Joint seminar series looks at refugee law in Canada and UK (York U)
Yorks Centre for Refugee Studies (CRS) in collaboration with the University of Londons Refugee Law Initiative (RLI) in the United Kingdom has developed a new joint seminar series that will bring together prominent speakers from both countries. The Challenge of Change: Confronting Asylum Law and Practice in the UK and Canada seminar series will feature Alison Harvey, secretary-general of the Immigration Law Practitioners Association in the UK and , deputy chair of the Refugee Protection Division of the Immigration and Refugee Board of Canada, as its first speakers.


Ed Broadbent: Wealth Gap Is a Health Hazard for Rich, Too (Crawford Kilian, The Tyee)
The Occupy movement did us all one big favor: It brought income inequality into the public debate. After close to 40 years of gradual income and wealth erosion, North America’s middle and working classes now understand that they’ve been had. While most of us were trying to make a living and a life, a very small number of well-tailored pickpockets were pilfering much of what we made. Then they had the chutzpah to blame us for not succeeding the way our parents and grandparents had, in the 30-year golden age after the Second World War.

Canadians should demand action to challenge inequality (Ed Broadbent,
Canada is in the process of destroying decades of progress. We are developing limited, American-style access to social programs, our Employment Insurance system is being slowly starved to death, tuition fees are skyrocketing — all in the name of “austerity.” Is this the kind of Canada we want to leave to future generations?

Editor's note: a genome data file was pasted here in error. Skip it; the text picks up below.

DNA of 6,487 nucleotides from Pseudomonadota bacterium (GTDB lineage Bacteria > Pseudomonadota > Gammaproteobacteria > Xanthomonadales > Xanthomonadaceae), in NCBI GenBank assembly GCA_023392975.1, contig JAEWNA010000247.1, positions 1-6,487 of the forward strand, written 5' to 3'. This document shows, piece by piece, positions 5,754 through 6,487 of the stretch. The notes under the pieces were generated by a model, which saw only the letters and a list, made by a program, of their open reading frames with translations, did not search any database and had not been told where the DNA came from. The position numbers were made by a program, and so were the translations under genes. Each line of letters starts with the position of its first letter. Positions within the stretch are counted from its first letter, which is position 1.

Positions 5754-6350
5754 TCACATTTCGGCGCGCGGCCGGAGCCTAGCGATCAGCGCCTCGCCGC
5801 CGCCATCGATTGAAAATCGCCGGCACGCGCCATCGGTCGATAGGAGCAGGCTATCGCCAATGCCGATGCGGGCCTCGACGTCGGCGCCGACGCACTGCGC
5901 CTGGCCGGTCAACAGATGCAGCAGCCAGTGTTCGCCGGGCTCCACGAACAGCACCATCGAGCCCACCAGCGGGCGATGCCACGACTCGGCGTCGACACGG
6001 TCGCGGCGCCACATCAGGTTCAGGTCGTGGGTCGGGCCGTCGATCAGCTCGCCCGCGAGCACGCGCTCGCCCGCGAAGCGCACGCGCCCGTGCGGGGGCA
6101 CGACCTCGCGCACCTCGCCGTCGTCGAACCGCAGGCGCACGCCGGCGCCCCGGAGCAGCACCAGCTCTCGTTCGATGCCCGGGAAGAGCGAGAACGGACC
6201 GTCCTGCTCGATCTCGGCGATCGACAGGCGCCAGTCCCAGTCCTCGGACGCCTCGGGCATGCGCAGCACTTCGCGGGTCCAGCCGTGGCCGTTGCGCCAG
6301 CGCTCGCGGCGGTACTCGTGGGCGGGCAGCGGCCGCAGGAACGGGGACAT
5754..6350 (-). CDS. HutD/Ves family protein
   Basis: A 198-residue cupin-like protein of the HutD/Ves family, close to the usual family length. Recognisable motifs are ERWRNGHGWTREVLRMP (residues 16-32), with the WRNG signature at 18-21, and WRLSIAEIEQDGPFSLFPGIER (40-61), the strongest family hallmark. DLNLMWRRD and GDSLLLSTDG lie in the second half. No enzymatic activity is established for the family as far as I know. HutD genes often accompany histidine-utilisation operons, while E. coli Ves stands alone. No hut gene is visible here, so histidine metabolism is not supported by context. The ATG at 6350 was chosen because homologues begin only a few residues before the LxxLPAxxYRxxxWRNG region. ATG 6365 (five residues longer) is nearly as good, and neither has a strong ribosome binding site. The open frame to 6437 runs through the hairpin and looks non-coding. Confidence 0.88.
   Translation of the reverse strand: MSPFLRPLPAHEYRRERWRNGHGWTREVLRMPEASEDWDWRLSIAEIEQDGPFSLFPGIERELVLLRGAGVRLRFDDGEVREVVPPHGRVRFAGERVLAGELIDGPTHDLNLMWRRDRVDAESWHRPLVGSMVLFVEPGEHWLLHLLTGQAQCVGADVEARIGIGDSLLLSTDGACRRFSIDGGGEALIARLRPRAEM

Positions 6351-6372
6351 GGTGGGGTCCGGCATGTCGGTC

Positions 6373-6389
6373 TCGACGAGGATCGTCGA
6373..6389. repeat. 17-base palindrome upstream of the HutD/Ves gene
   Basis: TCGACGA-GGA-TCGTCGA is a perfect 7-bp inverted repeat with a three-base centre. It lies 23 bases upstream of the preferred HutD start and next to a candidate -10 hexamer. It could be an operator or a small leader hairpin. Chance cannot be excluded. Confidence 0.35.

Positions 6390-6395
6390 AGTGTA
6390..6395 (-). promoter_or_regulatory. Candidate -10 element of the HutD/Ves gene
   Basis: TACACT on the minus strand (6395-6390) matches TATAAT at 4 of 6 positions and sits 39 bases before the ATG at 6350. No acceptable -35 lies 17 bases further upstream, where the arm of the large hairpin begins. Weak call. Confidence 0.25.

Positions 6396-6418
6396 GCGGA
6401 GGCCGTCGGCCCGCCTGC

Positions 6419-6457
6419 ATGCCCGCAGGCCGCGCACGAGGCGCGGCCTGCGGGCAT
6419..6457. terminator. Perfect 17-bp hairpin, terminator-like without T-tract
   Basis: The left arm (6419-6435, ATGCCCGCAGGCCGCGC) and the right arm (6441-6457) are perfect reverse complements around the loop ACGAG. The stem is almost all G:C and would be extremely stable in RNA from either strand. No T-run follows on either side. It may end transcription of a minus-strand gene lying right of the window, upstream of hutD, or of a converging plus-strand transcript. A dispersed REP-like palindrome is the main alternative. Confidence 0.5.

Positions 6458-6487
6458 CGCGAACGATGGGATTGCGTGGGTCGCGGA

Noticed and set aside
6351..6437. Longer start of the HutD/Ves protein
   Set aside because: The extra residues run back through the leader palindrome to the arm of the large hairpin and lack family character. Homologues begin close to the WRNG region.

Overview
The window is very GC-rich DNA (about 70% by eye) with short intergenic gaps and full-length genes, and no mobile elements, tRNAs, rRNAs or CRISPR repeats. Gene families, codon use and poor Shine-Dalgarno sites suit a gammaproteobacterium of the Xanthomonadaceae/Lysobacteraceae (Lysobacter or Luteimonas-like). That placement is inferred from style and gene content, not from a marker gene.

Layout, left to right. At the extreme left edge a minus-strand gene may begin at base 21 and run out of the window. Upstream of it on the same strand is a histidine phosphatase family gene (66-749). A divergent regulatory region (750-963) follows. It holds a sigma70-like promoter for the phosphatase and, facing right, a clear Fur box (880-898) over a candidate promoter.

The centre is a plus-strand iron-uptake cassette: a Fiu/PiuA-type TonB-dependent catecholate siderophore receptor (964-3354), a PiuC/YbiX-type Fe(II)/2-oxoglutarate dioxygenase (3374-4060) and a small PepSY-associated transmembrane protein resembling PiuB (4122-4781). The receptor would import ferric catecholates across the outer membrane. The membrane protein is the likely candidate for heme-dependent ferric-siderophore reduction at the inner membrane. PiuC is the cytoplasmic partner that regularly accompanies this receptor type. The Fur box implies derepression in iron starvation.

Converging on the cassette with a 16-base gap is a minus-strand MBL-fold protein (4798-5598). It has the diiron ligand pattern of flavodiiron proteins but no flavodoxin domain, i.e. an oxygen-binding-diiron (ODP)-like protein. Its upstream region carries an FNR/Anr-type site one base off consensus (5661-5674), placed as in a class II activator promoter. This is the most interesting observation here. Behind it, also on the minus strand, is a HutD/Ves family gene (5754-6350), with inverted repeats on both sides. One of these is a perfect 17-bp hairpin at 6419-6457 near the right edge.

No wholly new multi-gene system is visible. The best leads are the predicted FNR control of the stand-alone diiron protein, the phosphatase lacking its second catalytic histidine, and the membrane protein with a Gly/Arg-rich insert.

Canadas politicians are failing the poor (Toronto Star)
ISARC is the acronym for the Interfaith Social Action Reform Coalition. It describes itself as faith communities in action against poverty. A few days before Thanksgiving that this year coincided with the week-long Jewish harvest festival of Sukkot, it held several vigils across Ontario. The event I attended at Queens Park had both substance and symbolism. But perhaps the most powerful symbol wasnt planned. The imam scheduled to be there on behalf of the Muslim community was unable to attend. He had, therefore, asked his colleague, Rabbi Stephen Wise of Oakville, who spoke on behalf of the Jewish community, to represent him. This is Canada at its best: instead of engaging in proxy wars, these religious leaders and their communities are living in neighbourly friendship and mutual support.–canada-s-politicians-are-failing-the-poor